Once he's ready, establish a good, medium trot. Note that his medium trot is unique to HIM — it varies from one horse to another (see the important note below on reading your horse's stride). Ask him with the whip for more speed without breaking into a canter. If he canters, STOP him, then try again. The stop is his persuader to do only what you request. It's harder for him to keep stopping and going than to just trot faster. After a few repetitions, he'll figure this out and not break stride again. He'll start to extend his trot and hold it. Reward him by slowing him down with a gentle tug and a verbal command. I like to say, "And…slowww" and relax my body language as I breathe out. Your horse is watching you and will learn to do the same. This helps teach excitable horses to calm down and not get hyper about speed. Speed releases adrenaline in the horse and your horse needs to learn to control this when you're riding him so he doesn't get out of control when he gallops. Right here, you're starting to teach that lesson to him. The extended trot will also help a horse get stronger and more balanced while you're actually working on getting control of his mind.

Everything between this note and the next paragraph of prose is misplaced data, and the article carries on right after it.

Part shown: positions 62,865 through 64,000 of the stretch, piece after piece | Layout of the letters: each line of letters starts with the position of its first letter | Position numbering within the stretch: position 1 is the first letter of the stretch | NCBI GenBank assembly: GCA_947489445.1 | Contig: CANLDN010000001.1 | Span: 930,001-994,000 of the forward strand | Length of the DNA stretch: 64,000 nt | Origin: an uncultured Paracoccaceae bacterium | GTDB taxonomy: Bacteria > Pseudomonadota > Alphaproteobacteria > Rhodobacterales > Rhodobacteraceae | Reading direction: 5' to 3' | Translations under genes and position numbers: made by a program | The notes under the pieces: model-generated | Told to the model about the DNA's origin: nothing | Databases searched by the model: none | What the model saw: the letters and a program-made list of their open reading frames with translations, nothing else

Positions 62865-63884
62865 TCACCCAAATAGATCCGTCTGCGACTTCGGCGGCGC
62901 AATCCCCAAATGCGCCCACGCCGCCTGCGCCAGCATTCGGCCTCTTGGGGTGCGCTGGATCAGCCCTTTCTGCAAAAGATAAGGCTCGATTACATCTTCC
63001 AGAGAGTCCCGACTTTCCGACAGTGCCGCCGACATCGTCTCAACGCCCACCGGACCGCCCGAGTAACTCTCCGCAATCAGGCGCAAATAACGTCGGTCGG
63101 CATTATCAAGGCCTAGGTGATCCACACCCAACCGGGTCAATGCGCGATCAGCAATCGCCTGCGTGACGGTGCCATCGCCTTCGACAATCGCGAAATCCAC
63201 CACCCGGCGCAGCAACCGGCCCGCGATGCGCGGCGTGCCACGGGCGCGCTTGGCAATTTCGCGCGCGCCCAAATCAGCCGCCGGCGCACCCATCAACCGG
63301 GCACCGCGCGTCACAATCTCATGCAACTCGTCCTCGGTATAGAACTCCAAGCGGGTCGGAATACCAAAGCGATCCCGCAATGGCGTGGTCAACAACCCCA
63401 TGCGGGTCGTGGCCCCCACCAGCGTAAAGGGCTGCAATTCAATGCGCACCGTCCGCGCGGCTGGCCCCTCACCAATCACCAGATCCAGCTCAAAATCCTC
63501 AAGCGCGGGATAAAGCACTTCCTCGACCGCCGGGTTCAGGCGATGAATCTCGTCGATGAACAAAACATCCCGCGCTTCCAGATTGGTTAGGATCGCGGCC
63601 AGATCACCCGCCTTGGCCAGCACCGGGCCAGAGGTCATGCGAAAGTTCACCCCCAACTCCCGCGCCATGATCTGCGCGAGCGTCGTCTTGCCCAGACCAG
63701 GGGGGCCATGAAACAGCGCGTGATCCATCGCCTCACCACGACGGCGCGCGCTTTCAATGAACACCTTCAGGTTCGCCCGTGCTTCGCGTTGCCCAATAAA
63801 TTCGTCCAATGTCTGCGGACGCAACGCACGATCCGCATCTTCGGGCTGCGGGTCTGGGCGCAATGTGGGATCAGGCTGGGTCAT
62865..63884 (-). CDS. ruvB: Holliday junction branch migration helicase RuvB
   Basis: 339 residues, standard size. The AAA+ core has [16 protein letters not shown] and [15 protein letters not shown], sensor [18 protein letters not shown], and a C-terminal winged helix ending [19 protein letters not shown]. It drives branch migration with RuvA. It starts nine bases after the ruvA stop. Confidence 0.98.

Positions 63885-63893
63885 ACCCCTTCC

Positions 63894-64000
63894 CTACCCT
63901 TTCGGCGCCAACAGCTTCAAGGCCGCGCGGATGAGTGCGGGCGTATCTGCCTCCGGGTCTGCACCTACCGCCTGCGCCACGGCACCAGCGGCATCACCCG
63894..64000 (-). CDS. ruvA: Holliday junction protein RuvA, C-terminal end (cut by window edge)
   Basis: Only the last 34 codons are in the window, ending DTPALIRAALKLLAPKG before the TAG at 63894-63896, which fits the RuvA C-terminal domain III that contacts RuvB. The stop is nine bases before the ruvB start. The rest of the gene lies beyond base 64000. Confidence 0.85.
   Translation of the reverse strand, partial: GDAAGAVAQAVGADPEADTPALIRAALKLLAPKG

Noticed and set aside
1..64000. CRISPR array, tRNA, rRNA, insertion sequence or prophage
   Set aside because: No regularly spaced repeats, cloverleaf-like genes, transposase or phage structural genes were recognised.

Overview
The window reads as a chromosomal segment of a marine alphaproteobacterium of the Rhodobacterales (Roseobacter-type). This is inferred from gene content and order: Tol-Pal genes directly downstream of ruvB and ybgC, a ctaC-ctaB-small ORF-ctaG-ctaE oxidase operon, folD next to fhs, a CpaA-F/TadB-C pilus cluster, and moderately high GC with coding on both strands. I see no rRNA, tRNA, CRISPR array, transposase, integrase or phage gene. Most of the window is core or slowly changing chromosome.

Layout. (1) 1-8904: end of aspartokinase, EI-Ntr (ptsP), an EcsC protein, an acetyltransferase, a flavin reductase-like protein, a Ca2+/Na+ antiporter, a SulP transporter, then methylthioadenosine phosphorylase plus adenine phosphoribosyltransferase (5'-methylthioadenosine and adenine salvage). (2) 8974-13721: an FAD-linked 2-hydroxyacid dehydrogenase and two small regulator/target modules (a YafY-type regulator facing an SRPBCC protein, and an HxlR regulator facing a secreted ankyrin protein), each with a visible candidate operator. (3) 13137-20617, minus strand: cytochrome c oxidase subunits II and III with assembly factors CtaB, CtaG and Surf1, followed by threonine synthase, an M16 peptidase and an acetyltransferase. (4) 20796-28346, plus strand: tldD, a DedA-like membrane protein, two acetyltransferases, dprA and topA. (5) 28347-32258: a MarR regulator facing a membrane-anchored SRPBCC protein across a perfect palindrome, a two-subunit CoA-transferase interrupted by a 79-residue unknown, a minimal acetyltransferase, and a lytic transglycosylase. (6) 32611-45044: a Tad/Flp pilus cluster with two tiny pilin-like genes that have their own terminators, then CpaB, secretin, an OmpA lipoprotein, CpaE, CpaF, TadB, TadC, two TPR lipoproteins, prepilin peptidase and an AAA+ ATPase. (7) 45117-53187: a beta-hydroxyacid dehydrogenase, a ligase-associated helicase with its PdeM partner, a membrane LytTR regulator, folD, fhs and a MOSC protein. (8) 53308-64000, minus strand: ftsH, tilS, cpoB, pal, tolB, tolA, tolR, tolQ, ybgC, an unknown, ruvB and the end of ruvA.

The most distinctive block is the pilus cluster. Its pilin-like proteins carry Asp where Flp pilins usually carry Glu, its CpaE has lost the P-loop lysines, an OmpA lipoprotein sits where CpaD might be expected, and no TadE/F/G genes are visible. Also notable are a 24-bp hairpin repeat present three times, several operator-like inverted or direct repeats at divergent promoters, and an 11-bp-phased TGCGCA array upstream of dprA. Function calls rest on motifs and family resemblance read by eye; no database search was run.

Keep in mind what I call the "Rule of 3". Three good circles in one direction deserves a reward, a rest, and then a change of direction. Three good attempts at 3 circles in each direction constitutes a job well-done for your horse. Too much math for you? Just don't overdue it! As long as your horse is TRYING, not acting out, not pulling away, not bucking and acting disrespectful, you need to conclude the training by the Rule of 3.